8. By: Masaki Aoyagi; Seung Han Yoo
    Abstract: A platform matches agents from two sides of a market to create a trading opportunity between them. The agents subscribe to the platform by paying subscription fees which are contingent on their reported private types, and then engage in strategic interactions with their matched partner(s). A matching mechanism of the platform specifies the subscription fees as well as the matching rule which determines the probability that each type of agent on one side is matched with each type on the other side. We characterize optimal matching mechanisms which induce truthful reporting from the agents and maximize the subscription revenue. We show that the optimal mechanisms for a one-to-one trading platform match do not necessarily entail assortative matching, and may employ an alternative matching rule that maximizes the extraction of informational rents of the higher type. We then study an auction platform that matches each seller to two agents, and show that the optimal mechanism entails the combination of negative and positive assortative matching.
    Date: 2019–12
  9. By: Orlova, Olena (Center for Mathematical Economics, Bielefeld University)
    Abstract: We consider a network of players endowed with individual preferences and involved in interactions of various patterns. We show that their ability to make choices according to their preferences is limited, in a specific way, by their involvement in the network. The earlier literature demonstrated the conflict between individuality and peer pressure. We show that such a conflict is also present in contexts in which players do not necessarily aim at conformity with their peers. We investigate the consequences of preference heterogeneity for different interaction patterns, characterize corresponding equilibria and outline the class of games in which following own preferences is the unique Nash equilibrium. The introduction of personal preferences changes equilibrium outcomes in a non-trivial fashion: some equilibria disappear, while other, qualitatively new, appear. These results are robust to both independent and interdependent relationship between personal and social utility components.
    Date: 2020–01–13
  10. By: Ulrich Schetter (Center for International Development at Harvard University); Oriol Tejada
    Abstract: We analyze how globalization affects the allocation of talent across competing teams in large matching markets. Assuming a reduced form of globalization as a convex transformation of payoffs, we show that for every economy where positive assortative matching is an equilibrium without globalization, it is also an equilibrium with globalization. Moreover, for some economies positive assortative matching is an equilibrium with globalization but not without. The result that globalization promotes the concentration of talent holds under very minimal restrictions on how individual skills translate into team skills and on how team skills translate into competition outcomes. Our analysis covers many interesting special cases, including simple extensions of Rosen (1981) and Melitz (2003) with competing teams.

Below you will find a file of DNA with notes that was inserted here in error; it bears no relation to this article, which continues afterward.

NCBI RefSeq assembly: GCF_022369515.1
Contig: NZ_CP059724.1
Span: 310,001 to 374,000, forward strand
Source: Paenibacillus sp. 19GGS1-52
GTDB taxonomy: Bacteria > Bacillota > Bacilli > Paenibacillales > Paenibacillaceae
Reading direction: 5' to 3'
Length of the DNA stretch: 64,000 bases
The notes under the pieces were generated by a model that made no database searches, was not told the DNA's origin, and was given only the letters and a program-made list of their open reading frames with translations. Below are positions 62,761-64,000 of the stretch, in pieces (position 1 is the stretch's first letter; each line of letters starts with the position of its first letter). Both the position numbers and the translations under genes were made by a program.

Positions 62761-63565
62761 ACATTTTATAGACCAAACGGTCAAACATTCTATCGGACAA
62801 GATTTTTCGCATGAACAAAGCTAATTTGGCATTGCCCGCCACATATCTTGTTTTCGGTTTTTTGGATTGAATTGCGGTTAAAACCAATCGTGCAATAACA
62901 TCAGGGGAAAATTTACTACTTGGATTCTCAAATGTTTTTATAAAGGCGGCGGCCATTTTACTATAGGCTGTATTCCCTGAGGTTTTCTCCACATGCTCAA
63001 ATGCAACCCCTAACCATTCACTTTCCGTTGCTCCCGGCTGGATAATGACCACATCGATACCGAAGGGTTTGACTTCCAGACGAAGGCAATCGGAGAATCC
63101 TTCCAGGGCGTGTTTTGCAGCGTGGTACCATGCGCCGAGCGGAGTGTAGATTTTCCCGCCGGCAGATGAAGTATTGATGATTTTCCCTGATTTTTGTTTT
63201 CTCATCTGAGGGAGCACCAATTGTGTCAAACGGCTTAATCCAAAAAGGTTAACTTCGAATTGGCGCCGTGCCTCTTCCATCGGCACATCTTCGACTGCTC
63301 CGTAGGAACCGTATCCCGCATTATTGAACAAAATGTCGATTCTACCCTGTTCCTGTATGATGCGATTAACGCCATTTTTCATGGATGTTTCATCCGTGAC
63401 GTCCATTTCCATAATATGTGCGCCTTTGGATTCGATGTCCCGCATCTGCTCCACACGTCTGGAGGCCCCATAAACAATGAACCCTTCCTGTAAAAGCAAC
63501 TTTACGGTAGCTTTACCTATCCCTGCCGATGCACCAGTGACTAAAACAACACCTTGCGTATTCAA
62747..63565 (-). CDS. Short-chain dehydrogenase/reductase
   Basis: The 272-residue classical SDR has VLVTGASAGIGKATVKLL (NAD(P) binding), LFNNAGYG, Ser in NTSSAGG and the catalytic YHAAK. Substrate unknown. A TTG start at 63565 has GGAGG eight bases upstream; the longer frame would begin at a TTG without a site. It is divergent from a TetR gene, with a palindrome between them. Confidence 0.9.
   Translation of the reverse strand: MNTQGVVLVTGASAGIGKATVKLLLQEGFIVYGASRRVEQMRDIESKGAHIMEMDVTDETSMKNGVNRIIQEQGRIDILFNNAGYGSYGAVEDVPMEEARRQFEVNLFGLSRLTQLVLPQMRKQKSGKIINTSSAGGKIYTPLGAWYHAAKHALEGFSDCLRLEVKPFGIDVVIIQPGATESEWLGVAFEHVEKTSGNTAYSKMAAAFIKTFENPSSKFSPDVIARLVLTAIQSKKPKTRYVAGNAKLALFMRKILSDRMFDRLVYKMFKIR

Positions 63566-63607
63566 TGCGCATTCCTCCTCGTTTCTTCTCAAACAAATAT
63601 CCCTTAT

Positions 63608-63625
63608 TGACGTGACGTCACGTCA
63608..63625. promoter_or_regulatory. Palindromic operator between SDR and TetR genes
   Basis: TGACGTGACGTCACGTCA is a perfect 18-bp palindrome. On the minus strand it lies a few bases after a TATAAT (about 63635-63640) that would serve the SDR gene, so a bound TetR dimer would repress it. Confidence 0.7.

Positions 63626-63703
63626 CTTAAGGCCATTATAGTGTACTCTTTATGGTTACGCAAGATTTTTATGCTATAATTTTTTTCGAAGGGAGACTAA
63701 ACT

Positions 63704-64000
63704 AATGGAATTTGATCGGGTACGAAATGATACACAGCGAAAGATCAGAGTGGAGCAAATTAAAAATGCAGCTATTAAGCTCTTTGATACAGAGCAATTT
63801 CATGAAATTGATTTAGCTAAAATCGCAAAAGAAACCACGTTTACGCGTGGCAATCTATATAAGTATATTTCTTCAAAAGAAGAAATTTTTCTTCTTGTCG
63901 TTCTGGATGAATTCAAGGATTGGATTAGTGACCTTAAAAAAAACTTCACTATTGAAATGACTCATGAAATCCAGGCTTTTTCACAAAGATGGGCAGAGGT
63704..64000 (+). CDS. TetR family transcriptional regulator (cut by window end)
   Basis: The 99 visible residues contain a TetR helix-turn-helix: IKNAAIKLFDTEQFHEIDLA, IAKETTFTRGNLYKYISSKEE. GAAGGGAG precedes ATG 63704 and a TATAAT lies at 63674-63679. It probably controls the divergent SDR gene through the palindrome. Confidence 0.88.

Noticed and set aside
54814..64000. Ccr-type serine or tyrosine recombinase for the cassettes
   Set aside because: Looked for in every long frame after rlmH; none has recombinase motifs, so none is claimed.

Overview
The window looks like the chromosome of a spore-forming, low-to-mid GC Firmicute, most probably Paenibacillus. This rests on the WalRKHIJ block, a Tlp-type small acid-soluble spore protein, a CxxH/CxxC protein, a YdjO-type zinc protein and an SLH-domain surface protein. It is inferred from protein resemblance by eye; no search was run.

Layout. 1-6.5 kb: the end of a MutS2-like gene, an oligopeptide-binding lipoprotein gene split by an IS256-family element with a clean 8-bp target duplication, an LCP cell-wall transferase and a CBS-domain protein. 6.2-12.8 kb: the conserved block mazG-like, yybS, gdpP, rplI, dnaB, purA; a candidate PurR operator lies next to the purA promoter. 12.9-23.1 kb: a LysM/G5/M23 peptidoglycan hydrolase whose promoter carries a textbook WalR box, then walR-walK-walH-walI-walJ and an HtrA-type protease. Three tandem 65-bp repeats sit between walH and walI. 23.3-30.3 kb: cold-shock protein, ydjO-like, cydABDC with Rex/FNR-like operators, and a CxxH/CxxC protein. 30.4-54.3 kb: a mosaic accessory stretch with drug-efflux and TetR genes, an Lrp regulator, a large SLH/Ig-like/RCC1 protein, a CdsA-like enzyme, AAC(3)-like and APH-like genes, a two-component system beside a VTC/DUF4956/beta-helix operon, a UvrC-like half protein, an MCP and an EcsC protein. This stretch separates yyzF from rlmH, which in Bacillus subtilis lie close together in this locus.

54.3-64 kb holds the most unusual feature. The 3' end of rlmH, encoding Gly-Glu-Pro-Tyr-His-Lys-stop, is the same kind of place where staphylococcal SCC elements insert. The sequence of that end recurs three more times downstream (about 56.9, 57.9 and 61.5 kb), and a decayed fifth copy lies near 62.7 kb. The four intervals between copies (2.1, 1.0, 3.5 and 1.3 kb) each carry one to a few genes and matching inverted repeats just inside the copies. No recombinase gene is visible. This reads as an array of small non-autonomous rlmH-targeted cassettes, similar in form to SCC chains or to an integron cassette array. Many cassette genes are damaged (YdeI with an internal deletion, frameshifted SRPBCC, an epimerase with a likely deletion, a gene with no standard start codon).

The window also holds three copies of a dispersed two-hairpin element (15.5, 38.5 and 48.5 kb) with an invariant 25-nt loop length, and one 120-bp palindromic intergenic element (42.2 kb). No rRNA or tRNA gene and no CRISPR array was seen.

Keywords: competing teams, globalization, inequality, matching
    JEL: C78 D3 D4 F61 F66
    Date: 2019–12
  11. By: Jeanne Hagenbach (CES - Centre d'économie de la Sorbonne - UP1 - Université Panthéon-Sorbonne - CNRS - Centre National de la Recherche Scientifique); Frédéric Koessler (PSE - Paris School of Economics, PJSE - Paris Jourdan Sciences Economiques - UP1 - Université Panthéon-Sorbonne - ENS Paris - École normale supérieure - Paris - INRA - Institut National de la Recherche Agronomique - EHESS - École des hautes études en sciences sociales - ENPC - École des Ponts ParisTech - CNRS - Centre National de la Recherche Scientifique)
    Abstract: This paper proposes an equilibrium concept, Language-Based Expectation Equilibrium , which accounts for partial language understanding in sender-receiver cheap talk games. Each player is endowed with a privately known language competence which represents all the messages that he understands. For the messages he does not understand, he has correct but only coarse expectations about the equilibrium strategies of the other player. In general, a language-based expectation equilibrium outcome differs from Nash and communication equilibrium outcomes, but is always a Bayesian solution. Partial language competence of the sender rationalizes information transmission and lies in pure persuasion problems, and facilitates information transmission from a moderately biased sender.
    Keywords: Analogy-based expectations,Bayesian solution,bounded rationality,cheap talk,language,pure persuasion,strategic information transmission
    Date: 2019–01
  12. By: Yiquan Gu; Burkhard Hehenkamp; Wolfgang Leininger